In thinking about what my nephew shouted, I couldn’t help but think that he’s got a point. There’s something that happens whenever we celebrate mass that most of us don’t experience anywhere else. We take time to allow for silence. So much time in our lives is filled with clutter. Television, radio, telephone, computers; all of these can be used for good and even necessary activities. The problem is that they also have two big difficulties: first they can clutter up our lives with a lot of noise and activity that make prayer and peace difficult. And, yet, a further problem is that these effects seem to linger. They shorten our attention spans and make us slaves to constant positive stimulation. If we aren’t being entertained by what’s happening, then we simply turn the channel and look for something that does entertain us.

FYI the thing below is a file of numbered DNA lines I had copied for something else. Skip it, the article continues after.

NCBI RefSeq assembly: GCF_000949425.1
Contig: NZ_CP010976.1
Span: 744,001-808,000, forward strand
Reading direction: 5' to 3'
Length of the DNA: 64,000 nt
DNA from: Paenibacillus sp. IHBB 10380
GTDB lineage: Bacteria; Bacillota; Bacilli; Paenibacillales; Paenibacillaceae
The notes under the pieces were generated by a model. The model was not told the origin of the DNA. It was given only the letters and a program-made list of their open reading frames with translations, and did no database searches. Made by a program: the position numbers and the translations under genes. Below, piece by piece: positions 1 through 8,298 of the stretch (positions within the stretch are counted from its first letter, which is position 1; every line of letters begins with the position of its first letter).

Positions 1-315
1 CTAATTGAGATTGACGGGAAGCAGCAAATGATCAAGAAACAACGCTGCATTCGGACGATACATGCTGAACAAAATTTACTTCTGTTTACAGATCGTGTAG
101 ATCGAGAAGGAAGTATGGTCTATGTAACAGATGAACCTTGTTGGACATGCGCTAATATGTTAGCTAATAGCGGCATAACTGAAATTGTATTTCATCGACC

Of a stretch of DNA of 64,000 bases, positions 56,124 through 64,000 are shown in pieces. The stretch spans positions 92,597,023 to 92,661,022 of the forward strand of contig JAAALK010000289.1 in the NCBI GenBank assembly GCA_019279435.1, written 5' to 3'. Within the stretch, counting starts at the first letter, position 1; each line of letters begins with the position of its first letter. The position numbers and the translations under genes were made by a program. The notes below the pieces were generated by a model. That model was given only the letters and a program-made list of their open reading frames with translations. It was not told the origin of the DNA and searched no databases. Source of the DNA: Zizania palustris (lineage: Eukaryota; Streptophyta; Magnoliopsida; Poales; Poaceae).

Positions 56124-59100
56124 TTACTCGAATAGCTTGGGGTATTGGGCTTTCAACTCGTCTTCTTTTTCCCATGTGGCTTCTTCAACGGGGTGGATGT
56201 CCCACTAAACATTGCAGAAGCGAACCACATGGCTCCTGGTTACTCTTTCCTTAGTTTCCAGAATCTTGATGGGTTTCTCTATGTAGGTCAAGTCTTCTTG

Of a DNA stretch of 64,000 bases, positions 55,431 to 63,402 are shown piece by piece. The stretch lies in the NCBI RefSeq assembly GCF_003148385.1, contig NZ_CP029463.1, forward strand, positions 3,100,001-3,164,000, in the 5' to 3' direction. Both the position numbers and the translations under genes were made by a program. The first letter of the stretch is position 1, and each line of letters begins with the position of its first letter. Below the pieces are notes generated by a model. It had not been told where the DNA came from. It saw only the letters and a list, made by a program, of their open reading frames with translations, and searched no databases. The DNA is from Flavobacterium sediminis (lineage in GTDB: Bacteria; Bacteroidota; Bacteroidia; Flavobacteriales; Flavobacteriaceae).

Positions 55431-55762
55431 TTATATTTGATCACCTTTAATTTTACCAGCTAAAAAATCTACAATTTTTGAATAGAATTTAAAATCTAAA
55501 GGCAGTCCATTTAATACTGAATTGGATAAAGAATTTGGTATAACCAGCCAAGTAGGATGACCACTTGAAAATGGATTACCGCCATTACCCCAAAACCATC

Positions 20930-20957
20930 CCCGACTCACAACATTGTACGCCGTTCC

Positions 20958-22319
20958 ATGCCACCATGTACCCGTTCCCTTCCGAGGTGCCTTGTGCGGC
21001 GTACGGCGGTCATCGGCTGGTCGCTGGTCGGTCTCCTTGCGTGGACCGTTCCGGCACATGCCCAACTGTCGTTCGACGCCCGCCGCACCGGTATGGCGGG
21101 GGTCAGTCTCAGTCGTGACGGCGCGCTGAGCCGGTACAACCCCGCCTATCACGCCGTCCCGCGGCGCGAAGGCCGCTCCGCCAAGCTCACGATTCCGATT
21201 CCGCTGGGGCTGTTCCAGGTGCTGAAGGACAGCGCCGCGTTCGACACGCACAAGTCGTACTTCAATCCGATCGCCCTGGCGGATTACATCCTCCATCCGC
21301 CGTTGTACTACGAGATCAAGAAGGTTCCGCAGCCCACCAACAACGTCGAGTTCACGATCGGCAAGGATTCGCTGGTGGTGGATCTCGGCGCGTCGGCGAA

In this constant search for stimulation and entertatinment, we lose something that is fundamental to our humanness, the need for quiet and rest. That’s partly why, when we gather here, we begin mass by taking the time to quiet ourselves so that we can be ready to hear the Word of God. Our readings today speak of how important it is to hear God’s Word. In the first reading, we hear of the priest, Ezra, gathering all of Israel together to hear the first five books of the Bible that our Jewish brothers and sisters call The Torah. For some reason, the scrolls for those books got lost and, when Ezra and his sons found them, they decided to read them all to the people. Can you imagine how angry people would be if they came to church and the liturgy of the word alone lasted several hours? Don’t worry. I’m not going to try it today. I did find it interesting; however, that it says they all listened intently. It’s true that Ezra took time to explain what was being said and that may have helped them to concentrate but, fundamentally, they paid attention to what was being said because it was a priority for them.